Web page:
As information on financial hedging is sparse, this analysis assumes that at least 50 percent of foreign currency debts are hedged, on aggregate basis.
E. Estimating Nonperforming Loans and Banks’ Buffers
The corporate nonperforming loans were projected from the aftershock corporate debt at risk owed to banks as follows:
Corporate Nonperforming Loan After Shock = Probability of Default x Corporate Loan at Risk x Loss Given Default
Probability of default: With debt at risk defined as those with ICR below 1.5, the probability of default can be approximated as 15 percent.21
Corporate loan at risk: This is derived from the scaling of the sample total debt and aftershock debt at risk by the amount of total lending to the nonfinancial corporate sector.
The aftershock loss absorbing buffers can be computed as:
(Tier 1 Capital + Loan Loss Reserves - Existing Stock of Nonperforming Loans - Projected Increase in Nonperforming Loans)/ Risk-Weighted Assets
2015. “International Currency Exposures, Valuation Effects and the Global Financial Crisis.” Journal of International Economics96 (July): S98–S109.
2014. “External Liabilities and Crises.” Journal of International Economics94 (1): 18–32.
2014. Exchange Rate Management and Crisis Susceptibility: A Reassessment.Washington: International Monetary Fund.
International Monetary Fund. 2014a. Annual Report on Exchange Arrangements and Exchange Restrictions.Washington.
International Monetary Fund. 2014. Global Financial Stability Report.Washington, April.
International Monetary Fund. 2015. Global Financial Stability Report.Washington, April.
International Monetary Fund. and World Bank.2015. Quarterly External Debt Statistics.http://datatopics.worldbank.org/debt/qeds.
2007. “The External Wealth of Nations Mark II: Revised and Extended Estimates of Foreign Assets and Liabilities, 1970–2004.” Journal of international Economics73 (2): 223–50.
From a general equilibrium perspective, an appreciation of the USD that is driven by stronger U.S. economic prospects—as is currently the case—may well have a net positive growth impact on its trading partners (through the external demand effect). And this effect would be stronger for exporters (to the United States) that experience a depreciation of their currency vis-à-vis the USD or in real effective terms more generally.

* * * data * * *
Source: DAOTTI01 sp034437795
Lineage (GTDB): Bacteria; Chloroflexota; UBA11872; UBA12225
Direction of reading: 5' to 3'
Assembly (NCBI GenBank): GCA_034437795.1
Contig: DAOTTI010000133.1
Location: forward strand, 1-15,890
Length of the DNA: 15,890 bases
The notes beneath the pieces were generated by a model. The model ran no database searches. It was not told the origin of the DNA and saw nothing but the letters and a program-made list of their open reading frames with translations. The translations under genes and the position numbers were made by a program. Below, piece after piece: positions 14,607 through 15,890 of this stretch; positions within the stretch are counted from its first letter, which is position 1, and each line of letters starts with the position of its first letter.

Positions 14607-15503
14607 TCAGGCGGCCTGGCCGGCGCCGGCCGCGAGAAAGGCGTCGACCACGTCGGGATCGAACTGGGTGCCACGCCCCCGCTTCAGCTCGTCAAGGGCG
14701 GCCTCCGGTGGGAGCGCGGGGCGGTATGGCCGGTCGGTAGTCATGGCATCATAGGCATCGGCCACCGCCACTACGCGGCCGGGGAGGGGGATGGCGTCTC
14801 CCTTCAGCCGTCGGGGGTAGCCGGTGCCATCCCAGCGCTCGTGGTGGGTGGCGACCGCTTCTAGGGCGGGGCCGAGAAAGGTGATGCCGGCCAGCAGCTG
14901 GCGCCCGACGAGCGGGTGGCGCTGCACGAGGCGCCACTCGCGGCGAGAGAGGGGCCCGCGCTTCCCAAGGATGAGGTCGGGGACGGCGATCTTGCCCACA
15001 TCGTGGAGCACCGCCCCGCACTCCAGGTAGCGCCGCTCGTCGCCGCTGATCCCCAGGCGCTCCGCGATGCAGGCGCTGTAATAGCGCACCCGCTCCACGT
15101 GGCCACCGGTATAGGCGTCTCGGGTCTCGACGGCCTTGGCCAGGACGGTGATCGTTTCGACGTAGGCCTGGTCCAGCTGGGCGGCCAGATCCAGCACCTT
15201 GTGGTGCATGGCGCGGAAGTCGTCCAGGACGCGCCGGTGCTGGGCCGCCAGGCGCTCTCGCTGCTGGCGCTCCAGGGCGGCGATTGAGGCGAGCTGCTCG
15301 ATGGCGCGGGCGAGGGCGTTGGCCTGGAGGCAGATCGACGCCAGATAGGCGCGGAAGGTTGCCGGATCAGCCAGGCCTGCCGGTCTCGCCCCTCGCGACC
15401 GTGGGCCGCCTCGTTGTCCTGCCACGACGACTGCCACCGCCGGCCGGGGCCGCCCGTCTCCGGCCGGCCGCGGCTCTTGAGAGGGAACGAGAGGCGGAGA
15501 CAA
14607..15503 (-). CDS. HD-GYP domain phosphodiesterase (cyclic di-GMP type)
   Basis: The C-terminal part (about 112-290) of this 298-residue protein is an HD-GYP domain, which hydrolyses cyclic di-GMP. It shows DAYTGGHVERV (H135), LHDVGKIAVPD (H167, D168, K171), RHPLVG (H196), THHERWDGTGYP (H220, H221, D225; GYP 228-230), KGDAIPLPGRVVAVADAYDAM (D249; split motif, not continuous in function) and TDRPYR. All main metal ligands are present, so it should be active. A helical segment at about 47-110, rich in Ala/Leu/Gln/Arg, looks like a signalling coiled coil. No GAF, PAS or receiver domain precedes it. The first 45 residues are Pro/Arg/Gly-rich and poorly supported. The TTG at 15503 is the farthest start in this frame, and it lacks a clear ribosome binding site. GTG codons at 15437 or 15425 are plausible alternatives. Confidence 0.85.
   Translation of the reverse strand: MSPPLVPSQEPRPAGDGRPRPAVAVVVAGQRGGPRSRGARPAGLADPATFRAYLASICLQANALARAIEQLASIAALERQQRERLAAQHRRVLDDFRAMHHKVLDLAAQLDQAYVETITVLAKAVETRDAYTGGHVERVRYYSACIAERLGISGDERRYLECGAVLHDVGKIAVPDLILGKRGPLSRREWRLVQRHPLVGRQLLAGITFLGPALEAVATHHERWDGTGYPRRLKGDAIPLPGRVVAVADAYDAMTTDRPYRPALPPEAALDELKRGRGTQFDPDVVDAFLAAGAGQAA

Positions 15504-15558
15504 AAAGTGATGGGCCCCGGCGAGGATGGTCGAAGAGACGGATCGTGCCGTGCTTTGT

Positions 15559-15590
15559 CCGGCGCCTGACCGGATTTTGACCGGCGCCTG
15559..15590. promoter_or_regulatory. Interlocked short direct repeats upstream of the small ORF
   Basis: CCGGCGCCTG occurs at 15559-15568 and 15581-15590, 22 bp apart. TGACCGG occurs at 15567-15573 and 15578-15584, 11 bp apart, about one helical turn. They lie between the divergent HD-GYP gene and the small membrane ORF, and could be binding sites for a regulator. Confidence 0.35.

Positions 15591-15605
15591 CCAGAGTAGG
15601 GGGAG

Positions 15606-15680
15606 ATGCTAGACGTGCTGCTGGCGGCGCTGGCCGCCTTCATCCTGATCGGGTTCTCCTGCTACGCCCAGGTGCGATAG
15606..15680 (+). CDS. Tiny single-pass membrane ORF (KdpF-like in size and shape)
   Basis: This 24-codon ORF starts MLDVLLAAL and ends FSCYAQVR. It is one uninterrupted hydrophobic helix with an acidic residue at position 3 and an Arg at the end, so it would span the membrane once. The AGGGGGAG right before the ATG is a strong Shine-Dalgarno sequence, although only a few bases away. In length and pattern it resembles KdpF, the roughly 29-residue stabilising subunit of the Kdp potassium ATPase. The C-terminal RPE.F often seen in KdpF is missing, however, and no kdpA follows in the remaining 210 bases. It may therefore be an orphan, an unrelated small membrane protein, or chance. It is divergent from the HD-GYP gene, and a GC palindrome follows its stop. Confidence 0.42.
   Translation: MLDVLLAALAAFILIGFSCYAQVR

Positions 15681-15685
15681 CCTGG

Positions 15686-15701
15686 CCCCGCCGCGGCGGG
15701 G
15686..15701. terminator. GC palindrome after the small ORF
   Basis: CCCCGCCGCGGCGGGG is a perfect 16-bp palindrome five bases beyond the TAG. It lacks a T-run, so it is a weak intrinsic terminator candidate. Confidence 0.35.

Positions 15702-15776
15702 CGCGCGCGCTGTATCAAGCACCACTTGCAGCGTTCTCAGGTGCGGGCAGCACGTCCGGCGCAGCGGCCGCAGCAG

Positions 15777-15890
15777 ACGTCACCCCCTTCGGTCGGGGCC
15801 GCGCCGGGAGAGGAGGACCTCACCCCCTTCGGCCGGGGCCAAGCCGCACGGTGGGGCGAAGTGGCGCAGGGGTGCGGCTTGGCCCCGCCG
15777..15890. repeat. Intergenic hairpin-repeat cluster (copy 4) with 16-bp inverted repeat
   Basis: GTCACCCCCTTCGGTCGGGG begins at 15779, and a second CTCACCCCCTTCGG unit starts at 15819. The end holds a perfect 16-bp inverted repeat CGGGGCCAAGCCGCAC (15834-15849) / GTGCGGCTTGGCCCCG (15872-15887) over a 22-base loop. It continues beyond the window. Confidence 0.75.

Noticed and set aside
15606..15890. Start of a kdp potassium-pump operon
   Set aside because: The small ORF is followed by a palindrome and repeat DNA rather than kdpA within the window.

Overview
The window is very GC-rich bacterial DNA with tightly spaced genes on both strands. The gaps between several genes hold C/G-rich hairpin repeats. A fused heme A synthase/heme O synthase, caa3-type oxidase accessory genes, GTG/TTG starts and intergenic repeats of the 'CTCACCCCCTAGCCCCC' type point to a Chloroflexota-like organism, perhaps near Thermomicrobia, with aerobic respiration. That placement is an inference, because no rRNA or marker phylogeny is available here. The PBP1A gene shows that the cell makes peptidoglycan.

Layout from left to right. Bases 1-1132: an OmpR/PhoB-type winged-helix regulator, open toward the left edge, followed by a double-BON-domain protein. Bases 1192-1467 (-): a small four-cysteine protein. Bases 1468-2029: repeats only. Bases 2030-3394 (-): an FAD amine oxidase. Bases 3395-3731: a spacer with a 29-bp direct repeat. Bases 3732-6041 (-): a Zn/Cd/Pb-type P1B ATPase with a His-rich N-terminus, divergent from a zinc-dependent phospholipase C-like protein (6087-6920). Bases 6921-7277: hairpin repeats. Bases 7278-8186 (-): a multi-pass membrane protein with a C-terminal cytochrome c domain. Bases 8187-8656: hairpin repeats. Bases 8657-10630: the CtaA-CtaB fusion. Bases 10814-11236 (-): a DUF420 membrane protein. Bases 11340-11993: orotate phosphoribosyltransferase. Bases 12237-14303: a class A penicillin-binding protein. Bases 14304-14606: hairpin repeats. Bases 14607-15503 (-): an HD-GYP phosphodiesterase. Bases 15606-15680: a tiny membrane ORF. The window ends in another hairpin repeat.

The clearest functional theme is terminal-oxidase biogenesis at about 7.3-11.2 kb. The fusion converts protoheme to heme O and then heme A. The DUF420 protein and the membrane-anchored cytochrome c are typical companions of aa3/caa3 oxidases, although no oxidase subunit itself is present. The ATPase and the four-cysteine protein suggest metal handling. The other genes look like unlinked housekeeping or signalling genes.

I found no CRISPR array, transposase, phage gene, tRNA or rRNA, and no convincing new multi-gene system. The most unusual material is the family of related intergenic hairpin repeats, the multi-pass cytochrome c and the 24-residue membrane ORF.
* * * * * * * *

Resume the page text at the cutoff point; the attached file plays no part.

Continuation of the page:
In contrast, the 1980–85 appreciation episode was driven by a tightening of monetary policy aimed at fighting inflation and by increasing fiscal deficits. In the Global Financial Crisis, the strengthening of the USD had more to do with capital flight to safety in a context of heightened risk aversion and was quickly reversed.
AE versus EMDE classification follows IMF’s World Economic Outlook Appendix. This note covers 139 EMDE sample countries, including 53 lower-income countries and 27 fuel exporters. AEs excludes the United States in this note, if it is not stated otherwise.
The list of EM crises in Catão and Milesi-Ferretti (2014) during 1995–2001 includes Argentina (1995, 2001), Mexico (1995), Jordan (1997), Thailand (1997), Indonesia (1998), Pakistan (1998), Ukraine (1998), Brazil (1999, 2001), Ecuador (1999), and Turkey (2000).
Among the EM countries which experienced an external crisis during the 1995 episode, Argentina, Jordan, Thailand, Indonesia, and Brazil were classified as belonging to the “tied” group.
In Poland, the large negative net international investment position is driven by significant inflows of foreign direct investment; moreover, a high share of relatively stable intercompany debt is a mitigating factor. According to the Bank Negara Malaysia, there are a number of mitigating factors in Malaysia, including deep-pocketed domestic investors and the encouragement of hedging by Bank Negara Malaysia.